My first thought about posting this particular piece was that it isn’t in keeping with the time of year. But today I am thinking of all the people who are alone this time of year, who have fallen off Christmas card lists, of those no one realizes have no happy family to gather with in the holiday season. And I am thinking, maybe it is a very good time to post this.
Times have changed with technology and the pace with which we lead our lives: People wander off from online conversations without a farewell to let you know the conversation is over. People have meals with other people and never make eye contact because they are immersed in their separate worlds–It used to be newspapers or books, now it’s electronics. Real attention, real contact is fleeting, and old traditional courtesies of a slower-paced age are unknown, forgotten or just disregarded. Everything is multi-tasked, including friendship.
People excuse themselves (“It’s just how I am”) for neglecting relationships, as if long times without contact don’t damage a relationship.
I can’t help believing that if someone wants to stay in touch, they will. I used to put out reminders, to chase down the people I wanted to have in my life. Then I got it: If someone wants me in their life, they will make some effort to have me there. And if they don’t, it’s because they don’t care that much about whether I’m part of their life, or not. Maybe they even really don’t want to know me. How would I know which it is? Silence explains nothing, is always open to interpretation.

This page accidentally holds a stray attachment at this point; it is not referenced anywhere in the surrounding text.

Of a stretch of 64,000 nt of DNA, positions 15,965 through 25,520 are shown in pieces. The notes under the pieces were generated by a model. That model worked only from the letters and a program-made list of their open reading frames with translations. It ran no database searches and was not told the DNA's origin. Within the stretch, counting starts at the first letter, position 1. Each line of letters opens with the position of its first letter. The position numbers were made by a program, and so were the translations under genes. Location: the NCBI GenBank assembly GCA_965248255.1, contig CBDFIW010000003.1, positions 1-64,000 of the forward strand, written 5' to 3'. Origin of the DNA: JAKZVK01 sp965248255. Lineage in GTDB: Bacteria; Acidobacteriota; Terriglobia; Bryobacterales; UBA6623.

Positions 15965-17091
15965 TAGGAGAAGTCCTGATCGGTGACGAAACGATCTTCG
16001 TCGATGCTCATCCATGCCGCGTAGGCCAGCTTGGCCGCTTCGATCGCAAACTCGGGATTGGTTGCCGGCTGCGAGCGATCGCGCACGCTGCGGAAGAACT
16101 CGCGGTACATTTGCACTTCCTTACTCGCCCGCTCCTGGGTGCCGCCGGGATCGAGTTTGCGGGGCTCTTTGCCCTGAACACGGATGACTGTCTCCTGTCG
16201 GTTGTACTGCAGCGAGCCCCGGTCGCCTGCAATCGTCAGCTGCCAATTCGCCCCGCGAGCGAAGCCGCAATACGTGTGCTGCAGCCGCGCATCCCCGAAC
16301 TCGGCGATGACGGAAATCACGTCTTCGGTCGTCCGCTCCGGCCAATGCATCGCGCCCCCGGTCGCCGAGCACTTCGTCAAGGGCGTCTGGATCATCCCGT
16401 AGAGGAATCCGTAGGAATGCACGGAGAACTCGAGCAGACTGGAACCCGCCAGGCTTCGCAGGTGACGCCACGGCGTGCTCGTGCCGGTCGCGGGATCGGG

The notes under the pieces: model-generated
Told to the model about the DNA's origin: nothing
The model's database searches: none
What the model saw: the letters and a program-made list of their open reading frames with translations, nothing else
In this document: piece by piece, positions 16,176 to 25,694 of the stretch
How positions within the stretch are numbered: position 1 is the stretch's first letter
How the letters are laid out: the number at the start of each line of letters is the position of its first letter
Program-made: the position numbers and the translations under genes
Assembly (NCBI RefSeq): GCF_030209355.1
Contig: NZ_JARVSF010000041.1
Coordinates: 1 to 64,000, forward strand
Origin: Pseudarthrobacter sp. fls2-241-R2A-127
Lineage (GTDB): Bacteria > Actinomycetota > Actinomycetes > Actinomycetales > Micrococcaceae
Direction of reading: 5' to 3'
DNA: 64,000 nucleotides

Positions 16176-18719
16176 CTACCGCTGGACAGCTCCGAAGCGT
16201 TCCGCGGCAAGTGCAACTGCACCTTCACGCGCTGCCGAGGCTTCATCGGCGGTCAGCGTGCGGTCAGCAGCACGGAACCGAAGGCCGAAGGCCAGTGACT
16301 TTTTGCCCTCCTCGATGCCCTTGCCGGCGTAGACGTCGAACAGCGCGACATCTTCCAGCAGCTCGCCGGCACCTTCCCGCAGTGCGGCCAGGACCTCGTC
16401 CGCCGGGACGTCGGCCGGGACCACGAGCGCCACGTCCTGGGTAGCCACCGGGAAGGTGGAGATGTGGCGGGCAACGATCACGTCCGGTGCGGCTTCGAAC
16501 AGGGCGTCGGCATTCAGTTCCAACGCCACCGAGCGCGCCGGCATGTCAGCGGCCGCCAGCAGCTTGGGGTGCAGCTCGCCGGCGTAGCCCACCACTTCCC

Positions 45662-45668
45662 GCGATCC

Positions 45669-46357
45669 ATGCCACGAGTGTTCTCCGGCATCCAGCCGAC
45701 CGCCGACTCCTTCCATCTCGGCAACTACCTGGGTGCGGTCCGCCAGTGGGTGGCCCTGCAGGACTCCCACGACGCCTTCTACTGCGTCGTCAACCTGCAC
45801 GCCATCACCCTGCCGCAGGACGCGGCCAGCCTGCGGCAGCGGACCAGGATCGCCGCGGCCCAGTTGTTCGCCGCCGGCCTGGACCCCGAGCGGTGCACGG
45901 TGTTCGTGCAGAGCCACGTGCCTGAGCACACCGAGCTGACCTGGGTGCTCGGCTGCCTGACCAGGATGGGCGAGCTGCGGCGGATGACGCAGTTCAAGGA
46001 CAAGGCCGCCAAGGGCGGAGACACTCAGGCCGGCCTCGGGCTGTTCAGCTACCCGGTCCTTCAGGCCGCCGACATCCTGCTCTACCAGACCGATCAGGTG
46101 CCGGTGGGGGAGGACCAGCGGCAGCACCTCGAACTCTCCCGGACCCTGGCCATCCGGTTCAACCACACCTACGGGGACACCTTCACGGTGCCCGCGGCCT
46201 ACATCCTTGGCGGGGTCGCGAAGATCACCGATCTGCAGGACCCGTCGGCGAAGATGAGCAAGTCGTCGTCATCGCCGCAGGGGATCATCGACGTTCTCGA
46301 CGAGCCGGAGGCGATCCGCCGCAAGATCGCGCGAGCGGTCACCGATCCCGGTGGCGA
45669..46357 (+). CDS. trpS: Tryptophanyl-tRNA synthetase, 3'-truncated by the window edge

I think we all know when we have neglected someone we should not have. I think we get guilty, yet maintain the habit of postponing, forgetting, getting distracted, and to assuage the guilt, forgive ourselves with, “It’s just the way I am,” and “My friends will understand.” And, “It’s not you, it’s me.”
Sorry, it is not ever just about you: a relationship is not just about one person’s needs and foibles, or just one person being called upon to tolerate, accept and forgive.
I saw a quote recently, unattributed, but to the point: “When someone says you hurt them, you don’t get to decide you didn’t.”
“It’s just the way I am” is a lame way to fend off the knowledge that somehow, something you did or didn’t do, hurt someone. It’s another way of saying, “Whatever…” Whether it comes from embarrassment or guilt or true indifference, it’s lame.